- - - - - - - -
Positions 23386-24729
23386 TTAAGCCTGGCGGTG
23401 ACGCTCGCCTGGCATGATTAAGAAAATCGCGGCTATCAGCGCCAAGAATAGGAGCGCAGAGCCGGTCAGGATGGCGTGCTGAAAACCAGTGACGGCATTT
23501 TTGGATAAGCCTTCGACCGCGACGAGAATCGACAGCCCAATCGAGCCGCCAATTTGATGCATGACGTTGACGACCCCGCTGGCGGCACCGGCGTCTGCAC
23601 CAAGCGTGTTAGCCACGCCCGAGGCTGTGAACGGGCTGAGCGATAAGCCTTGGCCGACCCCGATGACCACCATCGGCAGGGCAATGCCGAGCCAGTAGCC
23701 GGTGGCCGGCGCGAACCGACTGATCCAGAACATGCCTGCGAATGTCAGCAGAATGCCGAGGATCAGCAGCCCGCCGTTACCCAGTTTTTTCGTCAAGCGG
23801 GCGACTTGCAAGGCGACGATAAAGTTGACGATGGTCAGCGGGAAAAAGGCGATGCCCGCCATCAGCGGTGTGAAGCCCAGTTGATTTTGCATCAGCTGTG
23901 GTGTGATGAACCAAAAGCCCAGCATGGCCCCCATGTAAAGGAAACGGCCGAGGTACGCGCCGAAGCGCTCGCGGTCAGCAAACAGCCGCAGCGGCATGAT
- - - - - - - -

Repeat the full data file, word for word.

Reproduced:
Positions 23386-24729
23386 TTAAGCCTGGCGGTG
23401 ACGCTCGCCTGGCATGATTAAGAAAATCGCGGCTATCAGCGCCAAGAATAGGAGCGCAGAGCCGGTCAGGATGGCGTGCTGAAAACCAGTGACGGCATTT
23501 TTGGATAAGCCTTCGACCGCGACGAGAATCGACAGCCCAATCGAGCCGCCAATTTGATGCATGACGTTGACGACCCCGCTGGCGGCACCGGCGTCTGCAC
23601 CAAGCGTGTTAGCCACGCCCGAGGCTGTGAACGGGCTGAGCGATAAGCCTTGGCCGACCCCGATGACCACCATCGGCAGGGCAATGCCGAGCCAGTAGCC
23701 GGTGGCCGGCGCGAACCGACTGATCCAGAACATGCCTGCGAATGTCAGCAGAATGCCGAGGATCAGCAGCCCGCCGTTACCCAGTTTTTTCGTCAAGCGG
23801 GCGACTTGCAAGGCGACGATAAAGTTGACGATGGTCAGCGGGAAAAAGGCGATGCCCGCCATCAGCGGTGTGAAGCCCAGTTGATTTTGCATCAGCTGTG
23901 GTGTGATGAACCAAAAGCCCAGCATGGCCCCCATGTAAAGGAAACGGCCGAGGTACGCGCCGAAGCGCTCGCGGTCAGCAAACAGCCGCAGCGGCATGAT